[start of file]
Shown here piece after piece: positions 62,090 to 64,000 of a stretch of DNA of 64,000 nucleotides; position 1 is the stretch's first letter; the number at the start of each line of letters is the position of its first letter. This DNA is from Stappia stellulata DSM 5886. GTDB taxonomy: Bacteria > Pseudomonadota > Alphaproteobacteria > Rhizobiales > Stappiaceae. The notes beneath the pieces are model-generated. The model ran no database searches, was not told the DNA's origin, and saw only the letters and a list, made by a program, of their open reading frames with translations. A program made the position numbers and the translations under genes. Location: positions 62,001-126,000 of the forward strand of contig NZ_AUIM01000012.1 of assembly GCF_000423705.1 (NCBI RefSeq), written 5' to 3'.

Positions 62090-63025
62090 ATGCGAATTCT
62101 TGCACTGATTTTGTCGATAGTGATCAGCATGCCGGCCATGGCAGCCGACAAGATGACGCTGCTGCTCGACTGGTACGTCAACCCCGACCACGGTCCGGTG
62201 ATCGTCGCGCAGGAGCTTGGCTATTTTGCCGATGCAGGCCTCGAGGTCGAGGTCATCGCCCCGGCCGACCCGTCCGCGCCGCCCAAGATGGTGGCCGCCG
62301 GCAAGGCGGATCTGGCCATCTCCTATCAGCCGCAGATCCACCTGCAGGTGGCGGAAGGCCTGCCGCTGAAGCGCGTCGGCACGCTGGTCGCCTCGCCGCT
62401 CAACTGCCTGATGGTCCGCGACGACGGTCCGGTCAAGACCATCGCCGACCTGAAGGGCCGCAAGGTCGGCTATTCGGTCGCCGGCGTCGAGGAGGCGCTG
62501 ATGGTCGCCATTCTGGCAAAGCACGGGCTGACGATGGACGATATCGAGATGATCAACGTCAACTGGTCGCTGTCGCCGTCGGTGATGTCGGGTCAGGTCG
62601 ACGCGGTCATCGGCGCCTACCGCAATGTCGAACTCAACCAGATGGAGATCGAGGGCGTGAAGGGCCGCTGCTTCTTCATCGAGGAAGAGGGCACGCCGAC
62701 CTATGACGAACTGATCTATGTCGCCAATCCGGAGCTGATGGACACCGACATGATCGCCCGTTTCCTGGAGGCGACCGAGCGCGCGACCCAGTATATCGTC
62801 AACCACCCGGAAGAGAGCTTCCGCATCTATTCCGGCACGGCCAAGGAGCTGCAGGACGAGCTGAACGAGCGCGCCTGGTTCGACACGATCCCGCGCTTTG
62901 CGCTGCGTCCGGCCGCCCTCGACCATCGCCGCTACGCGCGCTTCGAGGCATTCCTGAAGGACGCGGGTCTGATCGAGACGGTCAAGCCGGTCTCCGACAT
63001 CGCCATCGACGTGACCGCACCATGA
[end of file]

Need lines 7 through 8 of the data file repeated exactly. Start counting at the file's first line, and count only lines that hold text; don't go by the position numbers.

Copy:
62401 CAACTGCCTGATGGTCCGCGACGACGGTCCGGTCAAGACCATCGCCGACCTGAAGGGCCGCAAGGTCGGCTATTCGGTCGCCGGCGTCGAGGAGGCGCTG
62501 ATGGTCGCCATTCTGGCAAAGCACGGGCTGACGATGGACGATATCGAGATGATCAACGTCAACTGGTCGCTGTCGCCGTCGGTGATGTCGGGTCAGGTCG